The Ypres Salient - CWGC

A feature of the defensive fighting throughout 'First Ypres' within the context of all the German attacks along the entire line was the disciplined self control and superb marksmanship displayed by all units of the British Expeditionary Force (BEF), who had been trained 2nd Scots Guards in a trench at Ghent, October 1914to fire 15 rounds per minute at targets the size of a head and shoulders at 300 yards. This was the famous '15-rounds rapid' which was mistaken by many German observers for automatic or machine-gun fire. The majority of the British soldiers who fought at Ypres were regulars or reservists well trained in 'musketry' and fully understanding its importance, both in terms of respect for their profession and the monetary bonus that came with a marksmanship qualification.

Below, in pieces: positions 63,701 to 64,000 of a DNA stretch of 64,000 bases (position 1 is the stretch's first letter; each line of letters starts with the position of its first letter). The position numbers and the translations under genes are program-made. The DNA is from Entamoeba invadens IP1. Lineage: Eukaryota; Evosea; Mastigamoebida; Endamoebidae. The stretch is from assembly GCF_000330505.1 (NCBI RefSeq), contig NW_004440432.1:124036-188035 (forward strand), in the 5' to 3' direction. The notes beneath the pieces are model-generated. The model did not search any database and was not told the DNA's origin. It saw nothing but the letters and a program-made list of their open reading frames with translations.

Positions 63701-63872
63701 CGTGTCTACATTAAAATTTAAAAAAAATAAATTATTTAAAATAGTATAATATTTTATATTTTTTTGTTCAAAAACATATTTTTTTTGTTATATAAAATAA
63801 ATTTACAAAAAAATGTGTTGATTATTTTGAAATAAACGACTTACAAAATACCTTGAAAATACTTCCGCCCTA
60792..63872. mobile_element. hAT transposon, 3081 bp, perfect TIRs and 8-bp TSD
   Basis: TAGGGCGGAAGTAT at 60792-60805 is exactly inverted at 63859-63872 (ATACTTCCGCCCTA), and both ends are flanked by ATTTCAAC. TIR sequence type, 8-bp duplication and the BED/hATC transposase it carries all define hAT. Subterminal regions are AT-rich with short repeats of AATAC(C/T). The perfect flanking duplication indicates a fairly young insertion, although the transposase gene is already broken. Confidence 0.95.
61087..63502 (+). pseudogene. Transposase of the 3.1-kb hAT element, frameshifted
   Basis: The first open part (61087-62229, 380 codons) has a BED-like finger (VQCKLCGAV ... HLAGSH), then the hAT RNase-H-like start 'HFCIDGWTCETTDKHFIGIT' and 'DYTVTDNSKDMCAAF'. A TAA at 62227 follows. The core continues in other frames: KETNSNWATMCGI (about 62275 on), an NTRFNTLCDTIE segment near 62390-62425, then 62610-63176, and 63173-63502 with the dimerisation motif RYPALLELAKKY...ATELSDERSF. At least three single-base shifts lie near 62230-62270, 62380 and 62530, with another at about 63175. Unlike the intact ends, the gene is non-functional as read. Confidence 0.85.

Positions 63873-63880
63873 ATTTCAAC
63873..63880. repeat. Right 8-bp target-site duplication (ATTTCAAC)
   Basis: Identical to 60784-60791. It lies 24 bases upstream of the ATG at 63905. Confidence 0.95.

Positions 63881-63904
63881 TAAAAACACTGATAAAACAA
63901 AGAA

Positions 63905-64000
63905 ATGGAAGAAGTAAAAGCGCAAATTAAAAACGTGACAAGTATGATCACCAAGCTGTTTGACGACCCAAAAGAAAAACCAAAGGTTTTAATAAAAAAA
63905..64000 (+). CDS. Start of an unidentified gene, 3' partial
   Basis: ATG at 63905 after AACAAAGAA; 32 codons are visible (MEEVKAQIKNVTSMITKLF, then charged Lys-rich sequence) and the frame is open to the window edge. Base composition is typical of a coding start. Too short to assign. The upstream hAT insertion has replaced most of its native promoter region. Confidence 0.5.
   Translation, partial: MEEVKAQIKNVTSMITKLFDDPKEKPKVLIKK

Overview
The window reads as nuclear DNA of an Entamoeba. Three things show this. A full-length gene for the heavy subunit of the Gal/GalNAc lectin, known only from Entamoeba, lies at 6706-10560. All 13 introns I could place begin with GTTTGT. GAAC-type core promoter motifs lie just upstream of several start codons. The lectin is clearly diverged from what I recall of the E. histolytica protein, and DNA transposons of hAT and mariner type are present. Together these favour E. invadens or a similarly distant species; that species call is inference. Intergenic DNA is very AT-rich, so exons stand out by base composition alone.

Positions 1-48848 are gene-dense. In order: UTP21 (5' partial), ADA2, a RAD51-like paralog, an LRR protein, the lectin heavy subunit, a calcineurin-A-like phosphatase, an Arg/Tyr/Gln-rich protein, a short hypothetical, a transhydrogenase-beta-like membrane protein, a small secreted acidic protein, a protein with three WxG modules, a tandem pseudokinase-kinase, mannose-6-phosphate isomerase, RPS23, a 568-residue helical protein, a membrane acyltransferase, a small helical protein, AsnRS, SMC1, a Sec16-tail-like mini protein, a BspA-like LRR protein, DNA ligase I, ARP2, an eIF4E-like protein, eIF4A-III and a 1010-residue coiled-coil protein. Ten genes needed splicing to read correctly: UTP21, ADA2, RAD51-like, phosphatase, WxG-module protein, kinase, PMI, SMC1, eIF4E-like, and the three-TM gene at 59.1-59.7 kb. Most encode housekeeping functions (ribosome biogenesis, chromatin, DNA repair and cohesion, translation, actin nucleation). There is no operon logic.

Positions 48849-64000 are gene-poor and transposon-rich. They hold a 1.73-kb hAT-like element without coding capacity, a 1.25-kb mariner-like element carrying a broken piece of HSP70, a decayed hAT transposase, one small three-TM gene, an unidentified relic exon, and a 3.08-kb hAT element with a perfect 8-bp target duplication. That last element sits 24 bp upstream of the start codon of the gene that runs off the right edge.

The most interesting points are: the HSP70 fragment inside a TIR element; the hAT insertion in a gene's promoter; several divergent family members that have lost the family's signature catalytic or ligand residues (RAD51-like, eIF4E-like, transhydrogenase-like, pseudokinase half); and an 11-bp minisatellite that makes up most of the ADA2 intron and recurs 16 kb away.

Frank Richards in his memoir of First World War service (with 2nd Battalion Royal Welsh Fusiliers) recalled a moment at Ypres in 1914 when he and two other Fusiliers may have exceeded the '15-rounds rapid' rate of fire whilst repelling a German raid.  All three were expert marksmen and, according to Richards, quite capable for firing twenty-five aimed rounds a minute. The casualties exacted on the Germans were clearly related to the professionalism of the British defenders: in their use of ground, calmness under fire and their swift and accurate shooting. (See 'Old Soldiers Never Die', by Frank Richards, Faber and Faber, 1933, p.40).

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